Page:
Most units of measurement and finance at the Winter Olympics require conversion or translation — centimeters into inches, kilograms into pounds, rubles into dollars or Euros or yen. But time is measured the same way pretty much everywhere, and as the first few shifts came and went in the second period of the Russia men’s hockey game against Norway on Tuesday afternoon, the Russians were coming against the 100-minute mark since they had last scored a goal. It felt like a long time, in any language.

The players were showing frustration; on the ice, Alex Ovechkin could be seen muttering under his breath (in Russian, one would assume). In the stands, the 11,423 at the Bolshoy Ice Dome had gone from sing-chanting “Shaybu! Shaybu!” (“Score! Score!”) to scream-demanding it.

But finally, with a couple of second-period goals, the Russians gave themselves some relief, and with a couple of soft goals in the waning seconds they gave themselves a prettier margin of victory. And still, the 4-0 victory, while sufficient for the purpose of advancement, did not completely assuage concerns over their problems on offense.

“We try different combination. We try different plays,” said Russian defenseman Andrei Markov of the Montreal Canadiens. “But the puck doesn’t go [in the net]. Hopefully it’s going to start [Wednesday] . . . We’re probably going to adjust something. We have to be better tomorrow.”

Tuesday’s game was the first phase of the Russians’ grand plan to conquer Scandinavia this week on its way to the gold medal game, as the win over Norway moves them into a quarterfinal matchup with Finland on Wednesday, with a probable date against Sweden in the semis should they beat the Finns.

That grand plan, however, did not include a scoreless and at times lifeless first period against the Norwegians, who were seeded 12th out of the tournament’s 12 teams and playing without their only NHL player, Mats Zuccarello of the New York Rangers, who has a hand injury. By the time the second period got underway, Russia’s non-shootout scoreless drought had reached 97 minutes 16 seconds, and Russian journalists were going to Google Translate to find out how to say “Miracle on Ice” in Norwegian (“Mirakel pa Isen”).

101 mph148.1 feet148.1 feet
37 mph54.3 feet54.3 feet
11 mph16.6 feet16.6 feet
0 FT148.1 FT

Winter speed demons (and curlers, too)

The grand plan also didn’t include an 0-for-3 showing on the power play for the day, bringing Russia’s output to a dismal 2 for 16 for the tournament with the man advantage.

Clearly, Russia badly needed somebody to ignite its offense, and there were no lack of potential candidates — including Ovechkin, a three-time NHL most valuable player, two-time NHL points leader Evgeni Malkin and four-time NHL all-star Pavel Datsyuk.

But on this night, it was Alexander Radulov, a former Nashville Predator who now plays for CSKA Moscow of the Kontinental Hockey League, who saved Russia from possible ignominy, and at the same time returned himself to the good graces of the Russian hockey world.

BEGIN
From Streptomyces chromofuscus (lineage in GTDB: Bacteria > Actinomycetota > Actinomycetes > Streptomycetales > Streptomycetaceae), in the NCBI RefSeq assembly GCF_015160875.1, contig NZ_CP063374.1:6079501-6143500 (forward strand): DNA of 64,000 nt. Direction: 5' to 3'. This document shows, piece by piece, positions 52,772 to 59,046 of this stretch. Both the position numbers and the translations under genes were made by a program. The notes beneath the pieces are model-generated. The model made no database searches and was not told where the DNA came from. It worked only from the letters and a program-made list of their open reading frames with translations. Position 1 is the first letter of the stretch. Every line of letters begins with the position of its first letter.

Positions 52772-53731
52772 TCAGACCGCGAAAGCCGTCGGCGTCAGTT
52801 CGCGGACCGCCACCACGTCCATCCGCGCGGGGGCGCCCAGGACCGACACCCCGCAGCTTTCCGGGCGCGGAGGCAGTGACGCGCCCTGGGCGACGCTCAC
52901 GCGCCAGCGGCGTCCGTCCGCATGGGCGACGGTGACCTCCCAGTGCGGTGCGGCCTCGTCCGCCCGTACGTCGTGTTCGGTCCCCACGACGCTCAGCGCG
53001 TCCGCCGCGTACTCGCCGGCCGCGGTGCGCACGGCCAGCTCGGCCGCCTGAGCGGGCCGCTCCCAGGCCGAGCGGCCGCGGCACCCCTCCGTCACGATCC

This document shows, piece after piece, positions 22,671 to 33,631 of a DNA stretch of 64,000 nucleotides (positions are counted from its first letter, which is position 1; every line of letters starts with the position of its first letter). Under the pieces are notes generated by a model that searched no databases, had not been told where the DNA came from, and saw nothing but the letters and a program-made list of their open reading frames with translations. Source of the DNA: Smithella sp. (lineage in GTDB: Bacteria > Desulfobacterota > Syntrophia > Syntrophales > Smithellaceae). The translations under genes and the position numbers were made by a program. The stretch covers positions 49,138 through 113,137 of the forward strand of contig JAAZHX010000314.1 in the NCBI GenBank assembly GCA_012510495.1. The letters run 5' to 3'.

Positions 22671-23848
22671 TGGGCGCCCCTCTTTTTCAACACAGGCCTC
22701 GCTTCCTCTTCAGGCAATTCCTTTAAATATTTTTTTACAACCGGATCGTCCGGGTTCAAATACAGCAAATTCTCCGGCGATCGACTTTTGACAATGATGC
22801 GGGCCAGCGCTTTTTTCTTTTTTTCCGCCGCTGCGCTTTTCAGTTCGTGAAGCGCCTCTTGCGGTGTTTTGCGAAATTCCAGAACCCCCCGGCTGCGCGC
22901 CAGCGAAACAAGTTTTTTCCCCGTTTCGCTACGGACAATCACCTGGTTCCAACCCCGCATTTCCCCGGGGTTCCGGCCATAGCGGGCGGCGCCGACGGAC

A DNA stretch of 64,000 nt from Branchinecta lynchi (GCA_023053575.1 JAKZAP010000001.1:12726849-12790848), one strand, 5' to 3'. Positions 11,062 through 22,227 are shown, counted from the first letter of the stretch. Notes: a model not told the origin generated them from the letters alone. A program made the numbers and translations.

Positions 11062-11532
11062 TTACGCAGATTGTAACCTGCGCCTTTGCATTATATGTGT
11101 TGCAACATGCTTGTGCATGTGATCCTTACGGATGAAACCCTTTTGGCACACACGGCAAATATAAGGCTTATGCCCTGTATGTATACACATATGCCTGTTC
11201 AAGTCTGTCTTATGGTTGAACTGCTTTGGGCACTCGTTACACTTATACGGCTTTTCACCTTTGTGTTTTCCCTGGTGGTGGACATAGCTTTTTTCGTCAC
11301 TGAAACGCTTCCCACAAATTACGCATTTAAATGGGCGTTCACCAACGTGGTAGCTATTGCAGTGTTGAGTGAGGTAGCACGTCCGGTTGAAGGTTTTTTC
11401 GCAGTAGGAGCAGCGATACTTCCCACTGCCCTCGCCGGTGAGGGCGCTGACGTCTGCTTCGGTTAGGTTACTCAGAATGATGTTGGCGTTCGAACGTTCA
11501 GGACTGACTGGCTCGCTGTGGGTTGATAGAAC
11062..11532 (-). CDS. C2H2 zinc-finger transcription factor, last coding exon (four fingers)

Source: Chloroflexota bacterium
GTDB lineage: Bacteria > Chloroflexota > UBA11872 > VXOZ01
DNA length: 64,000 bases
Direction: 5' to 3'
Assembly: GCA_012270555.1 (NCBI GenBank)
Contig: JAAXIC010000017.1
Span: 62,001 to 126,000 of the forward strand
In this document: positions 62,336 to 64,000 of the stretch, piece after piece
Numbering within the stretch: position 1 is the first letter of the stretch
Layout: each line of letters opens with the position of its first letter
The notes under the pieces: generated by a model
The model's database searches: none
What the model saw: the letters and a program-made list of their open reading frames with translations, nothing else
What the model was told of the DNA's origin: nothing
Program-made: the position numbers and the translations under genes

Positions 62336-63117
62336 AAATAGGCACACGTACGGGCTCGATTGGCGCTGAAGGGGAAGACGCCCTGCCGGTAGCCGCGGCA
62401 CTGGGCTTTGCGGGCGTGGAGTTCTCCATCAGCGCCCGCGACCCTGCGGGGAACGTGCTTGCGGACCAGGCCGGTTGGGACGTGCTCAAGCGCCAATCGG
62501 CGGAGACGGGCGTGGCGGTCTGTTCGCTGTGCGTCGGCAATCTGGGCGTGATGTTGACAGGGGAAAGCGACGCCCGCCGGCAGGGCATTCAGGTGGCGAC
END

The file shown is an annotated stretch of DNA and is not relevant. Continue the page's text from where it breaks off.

Radulov, who is both the all-time leading scorer in the KHL and a polarizing figure who just last year was stripped of his captaincy by CSKA Moscow, broke the Russians’ scoring drought a little more than four minutes into Tuesday’s second period — by which time it had reached 101 minutes 28 seconds — when he circled behind Norway’s net and banked in a shot off a Norwegian defender’s skate.

About 13 minutes later, Radulov hit the left post with a backhander, but the puck caromed to Ilya Kovalchuk — another former NHL star now playing in the KHL — who scored into an almost empty net. And late in the third period, Radulov added an empty-netter to give Russia a 3-0 lead and himself a three-point night.

Radulov, some may recall, was the goat of the Russians’ 3-2 loss to the United States in Saturday’s epic overtime duel, as he was in the penalty box for both of the Americans’ regulation goals. Things were bad enough for him that when Russian Coach Zinetula Bilyaletdinov was asked following that game whether Radulov should be scratched for the next game, the coach replied, “Yes . . . among other things.”

But he never did scratch Radulov — who even got the honor of taking one of Russia’s shootout tries (he scored) in its 1-0 win over Slovakia on Sunday — and by Tuesday evening, Bilyaletdinov was gushing, “He was dynamic, and he was effective, and he got better throughout the game.”

The same could not be said, however, of Ovechkin, who entered the tournament as the NHL’s leading goal scorer — not to mention as the unofficial Face of the Sochi Games — but who, since posting a goal and an assist on his first two shifts of the tournament, has not been heard from on the scoring sheet.

“Most important thing right now is win,” Ovechkin said when asked about his own struggles to score. “It’s not about personal stats. It’s not about goal-scoring lead. We here to win the gold, not [to] win some scoring titles and all that kind of stuff.”

Though often shadowed by an opposing defender — and though Malkin, who centers his line, hasn’t always shown enough awareness for when, or how, to get the puck to his stick — Ovechkin still leads Russia in shots on goal (21), and he has had numerous scoring chances in all four of its games thus far.

But at this point, it would make the Russians’ lives much easier — and give their plotted conquest of Scandinavia a much better chance of succeeding — if the best goal scorer on the planet started putting the goal in the net, and soon.